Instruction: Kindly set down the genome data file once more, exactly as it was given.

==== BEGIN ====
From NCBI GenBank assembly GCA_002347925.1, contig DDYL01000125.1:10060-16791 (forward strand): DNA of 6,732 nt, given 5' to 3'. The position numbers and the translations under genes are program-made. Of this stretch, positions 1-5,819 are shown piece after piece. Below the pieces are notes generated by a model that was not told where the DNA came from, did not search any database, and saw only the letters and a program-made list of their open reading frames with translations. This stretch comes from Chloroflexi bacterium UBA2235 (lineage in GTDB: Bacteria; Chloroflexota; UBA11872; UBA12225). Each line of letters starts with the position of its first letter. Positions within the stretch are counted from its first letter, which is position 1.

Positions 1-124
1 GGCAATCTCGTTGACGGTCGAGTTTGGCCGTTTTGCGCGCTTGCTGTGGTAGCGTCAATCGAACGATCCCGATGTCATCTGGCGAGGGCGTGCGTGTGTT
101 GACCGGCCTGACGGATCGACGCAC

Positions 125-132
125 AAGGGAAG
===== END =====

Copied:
From NCBI GenBank assembly GCA_002347925.1, contig DDYL01000125.1:10060-16791 (forward strand): DNA of 6,732 nt, given 5' to 3'. The position numbers and the translations under genes are program-made. Of this stretch, positions 1-5,819 are shown piece after piece. Below the pieces are notes generated by a model that was not told where the DNA came from, did not search any database, and saw only the letters and a program-made list of their open reading frames with translations. This stretch comes from Chloroflexi bacterium UBA2235 (lineage in GTDB: Bacteria; Chloroflexota; UBA11872; UBA12225). Each line of letters starts with the position of its first letter. Positions within the stretch are counted from its first letter, which is position 1.

Positions 1-124
1 GGCAATCTCGTTGACGGTCGAGTTTGGCCGTTTTGCGCGCTTGCTGTGGTAGCGTCAATCGAACGATCCCGATGTCATCTGGCGAGGGCGTGCGTGTGTT
101 GACCGGCCTGACGGATCGACGCAC

Positions 125-132
125 AAGGGAAG